The companies that helped in the process were Butler Machinery, whose main office is in Fargo, O’Neil Rental in Gladstone, Tooz Construction and Missouri Basin Incorporated in Medora.
Tooz also had workers from Cordova Construction, a company from outside of Las Vegas whose area of expertise is building golf courses.
“They (Cordova) had been working up here, but didn’t have their company moved up here and they were working for us,” Tooz said. “They have since moved up their company that was down in Nevada.”
Payton Hughes, who is the owner of Cordova Construction, works with his brother, Lance, and said they weren’t sure if they would get a callback on the Bully Pulpit contract.
One weekend, Tooz went to a golf tournament in Fargo and was paired up with a man from Las Vegas. The man from Las Vegas told Tooz how good Cordova was at building golf courses.
“I’ve been in golf ever since I was a young boy,” Payton Hughes said. “That’s what my dad did when I was growing up. … Once we realized the severity of the golf course, we definitely wanted to be part of getting it back online and get Bully Pulpit back to being one of the top golf course in North Dakota.”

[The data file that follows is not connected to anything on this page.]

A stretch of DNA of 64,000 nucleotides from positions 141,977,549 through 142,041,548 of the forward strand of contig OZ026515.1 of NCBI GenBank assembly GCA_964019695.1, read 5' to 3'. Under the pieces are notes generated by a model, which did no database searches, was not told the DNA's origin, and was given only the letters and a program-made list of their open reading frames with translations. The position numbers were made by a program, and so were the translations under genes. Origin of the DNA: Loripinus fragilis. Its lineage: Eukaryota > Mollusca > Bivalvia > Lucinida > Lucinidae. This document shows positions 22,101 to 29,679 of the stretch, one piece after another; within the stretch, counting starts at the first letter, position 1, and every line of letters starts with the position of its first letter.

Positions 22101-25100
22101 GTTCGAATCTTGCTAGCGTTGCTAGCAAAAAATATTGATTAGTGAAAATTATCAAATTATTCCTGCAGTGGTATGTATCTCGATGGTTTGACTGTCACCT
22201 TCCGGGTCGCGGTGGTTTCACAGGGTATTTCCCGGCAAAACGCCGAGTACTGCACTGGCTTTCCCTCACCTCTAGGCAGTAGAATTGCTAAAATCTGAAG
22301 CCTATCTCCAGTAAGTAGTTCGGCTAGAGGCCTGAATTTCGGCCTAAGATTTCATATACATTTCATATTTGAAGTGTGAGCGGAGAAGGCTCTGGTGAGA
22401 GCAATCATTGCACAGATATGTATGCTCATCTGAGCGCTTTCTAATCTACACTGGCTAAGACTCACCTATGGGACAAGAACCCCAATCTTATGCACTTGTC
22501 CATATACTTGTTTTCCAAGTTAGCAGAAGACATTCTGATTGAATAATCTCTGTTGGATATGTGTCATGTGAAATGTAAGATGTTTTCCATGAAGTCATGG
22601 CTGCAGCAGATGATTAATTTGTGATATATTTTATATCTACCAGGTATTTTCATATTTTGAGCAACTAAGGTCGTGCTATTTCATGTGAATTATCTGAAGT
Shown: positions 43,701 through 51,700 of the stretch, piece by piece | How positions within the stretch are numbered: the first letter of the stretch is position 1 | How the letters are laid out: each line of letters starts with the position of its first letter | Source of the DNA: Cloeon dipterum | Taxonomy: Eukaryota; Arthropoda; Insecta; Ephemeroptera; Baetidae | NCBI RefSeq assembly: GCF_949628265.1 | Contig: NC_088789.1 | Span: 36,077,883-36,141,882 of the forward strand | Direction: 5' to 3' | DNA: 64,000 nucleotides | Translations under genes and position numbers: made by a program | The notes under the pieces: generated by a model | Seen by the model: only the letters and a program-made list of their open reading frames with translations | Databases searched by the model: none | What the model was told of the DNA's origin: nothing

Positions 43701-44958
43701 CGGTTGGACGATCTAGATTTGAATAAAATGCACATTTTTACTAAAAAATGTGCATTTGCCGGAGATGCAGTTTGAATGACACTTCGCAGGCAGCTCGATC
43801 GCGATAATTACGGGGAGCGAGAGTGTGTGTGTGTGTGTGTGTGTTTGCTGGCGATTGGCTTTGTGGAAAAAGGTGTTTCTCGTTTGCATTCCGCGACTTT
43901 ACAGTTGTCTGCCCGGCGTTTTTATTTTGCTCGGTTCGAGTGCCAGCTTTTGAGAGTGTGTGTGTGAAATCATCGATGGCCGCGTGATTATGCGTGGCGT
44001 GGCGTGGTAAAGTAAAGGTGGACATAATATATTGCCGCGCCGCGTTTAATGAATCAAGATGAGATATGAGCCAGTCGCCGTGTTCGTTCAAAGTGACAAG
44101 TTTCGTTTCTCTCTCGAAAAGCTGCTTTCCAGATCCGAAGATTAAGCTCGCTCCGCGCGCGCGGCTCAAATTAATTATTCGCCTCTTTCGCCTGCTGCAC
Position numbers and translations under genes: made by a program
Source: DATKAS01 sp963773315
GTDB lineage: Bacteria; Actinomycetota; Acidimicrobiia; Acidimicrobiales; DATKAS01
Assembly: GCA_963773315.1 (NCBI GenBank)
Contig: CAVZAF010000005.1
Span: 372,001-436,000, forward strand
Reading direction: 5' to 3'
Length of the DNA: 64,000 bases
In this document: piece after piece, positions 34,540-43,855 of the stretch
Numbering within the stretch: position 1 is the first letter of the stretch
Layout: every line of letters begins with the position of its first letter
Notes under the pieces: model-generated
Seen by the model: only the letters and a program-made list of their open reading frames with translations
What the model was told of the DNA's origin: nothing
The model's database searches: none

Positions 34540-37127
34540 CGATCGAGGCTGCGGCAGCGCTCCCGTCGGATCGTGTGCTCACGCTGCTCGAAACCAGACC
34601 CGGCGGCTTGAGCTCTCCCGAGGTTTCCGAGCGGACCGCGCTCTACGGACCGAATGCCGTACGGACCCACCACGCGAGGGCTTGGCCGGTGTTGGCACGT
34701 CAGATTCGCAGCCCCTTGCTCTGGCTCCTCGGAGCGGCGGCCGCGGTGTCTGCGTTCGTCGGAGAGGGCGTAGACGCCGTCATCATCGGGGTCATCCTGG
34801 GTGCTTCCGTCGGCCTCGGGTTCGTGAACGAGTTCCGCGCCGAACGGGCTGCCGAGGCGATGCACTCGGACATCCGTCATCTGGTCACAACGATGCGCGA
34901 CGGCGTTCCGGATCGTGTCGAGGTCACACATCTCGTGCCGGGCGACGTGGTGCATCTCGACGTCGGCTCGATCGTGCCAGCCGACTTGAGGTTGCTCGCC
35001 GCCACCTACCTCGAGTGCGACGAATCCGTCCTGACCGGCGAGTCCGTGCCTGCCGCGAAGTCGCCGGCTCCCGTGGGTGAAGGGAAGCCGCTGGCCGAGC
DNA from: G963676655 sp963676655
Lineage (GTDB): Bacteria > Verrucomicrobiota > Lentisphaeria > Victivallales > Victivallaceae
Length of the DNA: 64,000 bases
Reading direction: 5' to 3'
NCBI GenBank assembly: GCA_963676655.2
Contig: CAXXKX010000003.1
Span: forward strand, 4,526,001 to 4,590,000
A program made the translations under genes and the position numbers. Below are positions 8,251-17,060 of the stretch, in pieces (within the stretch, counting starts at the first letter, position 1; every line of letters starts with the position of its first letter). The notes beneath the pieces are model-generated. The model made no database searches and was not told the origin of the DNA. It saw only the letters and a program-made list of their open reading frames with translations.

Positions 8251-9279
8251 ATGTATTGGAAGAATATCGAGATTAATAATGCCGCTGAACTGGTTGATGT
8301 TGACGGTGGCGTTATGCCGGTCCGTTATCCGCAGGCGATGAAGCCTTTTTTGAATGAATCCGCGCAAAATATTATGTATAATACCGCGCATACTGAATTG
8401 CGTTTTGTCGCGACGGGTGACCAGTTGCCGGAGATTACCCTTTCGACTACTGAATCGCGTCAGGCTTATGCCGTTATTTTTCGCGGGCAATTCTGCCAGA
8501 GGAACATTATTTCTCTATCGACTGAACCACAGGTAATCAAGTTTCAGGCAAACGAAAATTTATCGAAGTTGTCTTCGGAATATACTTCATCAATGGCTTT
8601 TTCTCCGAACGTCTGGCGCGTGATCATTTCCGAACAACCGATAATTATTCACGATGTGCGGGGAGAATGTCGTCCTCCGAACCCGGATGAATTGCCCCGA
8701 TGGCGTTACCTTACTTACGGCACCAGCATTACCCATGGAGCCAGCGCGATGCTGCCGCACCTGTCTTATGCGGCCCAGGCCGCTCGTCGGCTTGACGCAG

Butler Machinery donated Caterpillars, while MBI donated operators to run the Caterpillars. O’Neil Rentals donated pumps and hoses to drain water off the course.
“This whole process was a race against time,” Solga said. “Once everything was seeded, there was a very short growing window left in our season.”
Tooz Construction and the workers for Cordova, including their father, Kelby, were contracted to do the heavy dirt work. After the dirt work was complete, Bully Pulpit assisted in the first seed drop on the damaged holes.
“We spent quite a bit of time there,” Tooz said. “It was difficult to haul that equipment down there too, because there’s really no way to get it there. We had to take that equipment on country roads to get down to the golf course.”
Along with the construction to get the golf course back to standard, Bully Pulpit needed to get golfers back on the course to offset the construction costs.
“In the end, we pulled something off and reduced the severity of that potential financial blow by what was actually done in house here,” Solga said.
Despite having nine holes closed, Bully Pulpit’s three signature Badlands holes — Nos. 14, 15 and 16 — remained playable. In the original layout, architect Michael Hurdzan coined the phrases on holes 14, 15 and 16, “Oh my goodness corner.”